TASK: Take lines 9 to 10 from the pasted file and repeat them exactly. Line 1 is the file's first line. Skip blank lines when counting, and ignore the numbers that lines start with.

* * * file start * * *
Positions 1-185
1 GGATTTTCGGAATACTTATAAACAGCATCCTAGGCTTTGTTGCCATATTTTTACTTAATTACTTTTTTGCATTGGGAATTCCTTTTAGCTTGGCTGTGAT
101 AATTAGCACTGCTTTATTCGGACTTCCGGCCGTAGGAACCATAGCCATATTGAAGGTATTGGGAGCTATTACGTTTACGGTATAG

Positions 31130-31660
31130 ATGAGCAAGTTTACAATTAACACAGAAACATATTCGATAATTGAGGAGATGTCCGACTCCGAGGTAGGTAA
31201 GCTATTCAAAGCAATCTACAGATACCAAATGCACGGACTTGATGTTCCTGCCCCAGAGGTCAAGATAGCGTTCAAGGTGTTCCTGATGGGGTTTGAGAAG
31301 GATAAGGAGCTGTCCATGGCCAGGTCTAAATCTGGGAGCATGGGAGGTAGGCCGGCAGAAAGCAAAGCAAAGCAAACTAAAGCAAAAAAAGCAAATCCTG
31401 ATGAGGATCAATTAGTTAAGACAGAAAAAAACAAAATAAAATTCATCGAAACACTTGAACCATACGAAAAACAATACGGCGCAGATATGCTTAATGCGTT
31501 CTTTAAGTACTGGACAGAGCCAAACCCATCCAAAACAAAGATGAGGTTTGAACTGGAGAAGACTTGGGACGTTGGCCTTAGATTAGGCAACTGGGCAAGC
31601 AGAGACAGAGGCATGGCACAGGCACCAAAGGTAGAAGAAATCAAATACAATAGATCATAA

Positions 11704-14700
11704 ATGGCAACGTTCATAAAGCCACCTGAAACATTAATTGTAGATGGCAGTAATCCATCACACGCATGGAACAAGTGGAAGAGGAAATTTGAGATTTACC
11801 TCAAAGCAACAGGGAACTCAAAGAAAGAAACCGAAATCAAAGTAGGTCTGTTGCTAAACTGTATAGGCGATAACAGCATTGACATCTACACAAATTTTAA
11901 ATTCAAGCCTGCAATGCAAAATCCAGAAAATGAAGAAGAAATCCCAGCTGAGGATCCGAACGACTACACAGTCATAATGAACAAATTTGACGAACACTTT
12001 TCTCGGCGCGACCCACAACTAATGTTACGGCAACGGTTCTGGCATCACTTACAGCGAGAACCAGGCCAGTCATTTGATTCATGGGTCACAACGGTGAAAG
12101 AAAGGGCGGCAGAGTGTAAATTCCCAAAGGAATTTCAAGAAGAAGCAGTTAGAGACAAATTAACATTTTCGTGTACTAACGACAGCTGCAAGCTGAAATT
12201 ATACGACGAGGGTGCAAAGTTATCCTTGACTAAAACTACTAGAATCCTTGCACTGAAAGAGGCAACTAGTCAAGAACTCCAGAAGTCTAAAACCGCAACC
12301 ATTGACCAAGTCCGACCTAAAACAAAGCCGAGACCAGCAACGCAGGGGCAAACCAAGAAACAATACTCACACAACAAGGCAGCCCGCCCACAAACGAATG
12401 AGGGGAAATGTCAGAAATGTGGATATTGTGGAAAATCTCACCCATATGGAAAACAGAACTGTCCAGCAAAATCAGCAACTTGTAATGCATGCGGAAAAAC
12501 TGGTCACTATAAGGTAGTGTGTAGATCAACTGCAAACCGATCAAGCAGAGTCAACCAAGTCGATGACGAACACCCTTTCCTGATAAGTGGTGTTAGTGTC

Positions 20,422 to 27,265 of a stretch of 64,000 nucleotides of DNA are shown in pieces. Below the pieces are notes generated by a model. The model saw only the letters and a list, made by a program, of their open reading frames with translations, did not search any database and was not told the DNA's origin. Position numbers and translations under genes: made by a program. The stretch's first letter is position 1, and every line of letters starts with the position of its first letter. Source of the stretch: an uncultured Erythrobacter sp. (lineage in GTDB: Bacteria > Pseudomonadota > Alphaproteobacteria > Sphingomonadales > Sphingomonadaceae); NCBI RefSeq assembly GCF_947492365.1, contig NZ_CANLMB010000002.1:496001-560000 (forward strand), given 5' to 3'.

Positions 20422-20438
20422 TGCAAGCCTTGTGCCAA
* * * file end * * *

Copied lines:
31501 CTTTAAGTACTGGACAGAGCCAAACCCATCCAAAACAAAGATGAGGTTTGAACTGGAGAAGACTTGGGACGTTGGCCTTAGATTAGGCAACTGGGCAAGC
31601 AGAGACAGAGGCATGGCACAGGCACCAAAGGTAGAAGAAATCAAATACAATAGATCATAA